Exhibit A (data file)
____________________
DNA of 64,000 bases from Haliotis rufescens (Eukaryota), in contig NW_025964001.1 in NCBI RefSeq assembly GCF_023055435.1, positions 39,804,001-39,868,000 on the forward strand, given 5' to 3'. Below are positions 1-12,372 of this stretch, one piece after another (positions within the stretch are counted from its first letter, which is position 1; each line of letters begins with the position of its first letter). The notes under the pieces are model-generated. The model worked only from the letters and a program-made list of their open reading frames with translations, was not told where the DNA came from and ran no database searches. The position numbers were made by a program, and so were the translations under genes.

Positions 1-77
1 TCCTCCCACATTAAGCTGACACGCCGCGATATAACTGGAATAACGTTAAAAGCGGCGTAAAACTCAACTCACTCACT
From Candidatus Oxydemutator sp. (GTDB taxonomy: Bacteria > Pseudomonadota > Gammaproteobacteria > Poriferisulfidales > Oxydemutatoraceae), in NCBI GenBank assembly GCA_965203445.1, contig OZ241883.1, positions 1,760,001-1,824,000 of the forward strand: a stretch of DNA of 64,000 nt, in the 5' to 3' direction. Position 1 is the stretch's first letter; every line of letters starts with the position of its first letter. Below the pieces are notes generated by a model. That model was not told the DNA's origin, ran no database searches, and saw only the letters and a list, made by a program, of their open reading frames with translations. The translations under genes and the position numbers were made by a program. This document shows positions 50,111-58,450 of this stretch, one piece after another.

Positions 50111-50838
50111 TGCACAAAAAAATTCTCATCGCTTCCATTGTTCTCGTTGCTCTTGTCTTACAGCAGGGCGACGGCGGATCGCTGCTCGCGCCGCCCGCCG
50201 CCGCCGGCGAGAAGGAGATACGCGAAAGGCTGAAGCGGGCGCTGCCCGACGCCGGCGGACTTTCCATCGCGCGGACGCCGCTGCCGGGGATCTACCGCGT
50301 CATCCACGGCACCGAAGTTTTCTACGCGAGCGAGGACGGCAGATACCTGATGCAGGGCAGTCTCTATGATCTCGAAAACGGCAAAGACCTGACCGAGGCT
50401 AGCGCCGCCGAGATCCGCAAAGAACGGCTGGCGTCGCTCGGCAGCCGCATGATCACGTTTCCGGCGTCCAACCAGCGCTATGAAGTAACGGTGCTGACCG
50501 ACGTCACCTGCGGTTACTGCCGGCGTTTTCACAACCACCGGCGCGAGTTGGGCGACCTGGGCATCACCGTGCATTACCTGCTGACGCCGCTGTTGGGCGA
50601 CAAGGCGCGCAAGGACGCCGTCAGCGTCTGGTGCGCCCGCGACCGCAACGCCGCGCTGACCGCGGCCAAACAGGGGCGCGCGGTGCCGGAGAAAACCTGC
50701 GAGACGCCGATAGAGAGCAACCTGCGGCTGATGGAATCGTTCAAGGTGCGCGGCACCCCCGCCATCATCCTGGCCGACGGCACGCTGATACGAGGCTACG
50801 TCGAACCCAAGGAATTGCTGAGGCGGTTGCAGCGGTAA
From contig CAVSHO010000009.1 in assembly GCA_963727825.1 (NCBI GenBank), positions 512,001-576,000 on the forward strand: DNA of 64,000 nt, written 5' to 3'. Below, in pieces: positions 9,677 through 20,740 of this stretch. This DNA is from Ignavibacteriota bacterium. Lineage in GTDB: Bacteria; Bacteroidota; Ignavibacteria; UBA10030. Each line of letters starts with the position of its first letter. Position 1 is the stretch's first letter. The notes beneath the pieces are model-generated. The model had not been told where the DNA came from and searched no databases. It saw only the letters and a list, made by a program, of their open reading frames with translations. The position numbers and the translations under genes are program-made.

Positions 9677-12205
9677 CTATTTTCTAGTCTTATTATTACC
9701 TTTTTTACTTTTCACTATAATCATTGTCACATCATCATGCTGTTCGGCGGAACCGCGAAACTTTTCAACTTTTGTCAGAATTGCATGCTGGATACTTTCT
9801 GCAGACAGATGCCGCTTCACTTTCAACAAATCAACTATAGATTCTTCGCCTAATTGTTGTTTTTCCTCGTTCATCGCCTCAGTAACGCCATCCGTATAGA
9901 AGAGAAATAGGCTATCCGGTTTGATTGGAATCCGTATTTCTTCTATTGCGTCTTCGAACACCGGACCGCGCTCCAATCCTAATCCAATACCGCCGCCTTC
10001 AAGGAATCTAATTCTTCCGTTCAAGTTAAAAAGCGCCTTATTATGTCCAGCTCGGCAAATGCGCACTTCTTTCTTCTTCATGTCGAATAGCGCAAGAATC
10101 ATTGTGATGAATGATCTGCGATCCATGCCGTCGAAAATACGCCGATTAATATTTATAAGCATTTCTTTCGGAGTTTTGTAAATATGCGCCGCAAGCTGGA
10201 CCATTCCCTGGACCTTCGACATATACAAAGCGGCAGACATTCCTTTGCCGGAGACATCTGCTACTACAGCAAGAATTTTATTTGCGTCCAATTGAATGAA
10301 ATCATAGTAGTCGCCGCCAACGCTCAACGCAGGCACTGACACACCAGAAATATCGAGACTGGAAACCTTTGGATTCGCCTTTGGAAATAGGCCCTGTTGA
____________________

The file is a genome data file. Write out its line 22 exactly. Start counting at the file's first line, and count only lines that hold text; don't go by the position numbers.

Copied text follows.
10201 CCATTCCCTGGACCTTCGACATATACAAAGCGGCAGACATTCCTTTGCCGGAGACATCTGCTACTACAGCAAGAATTTTATTTGCGTCCAATTGAATGAA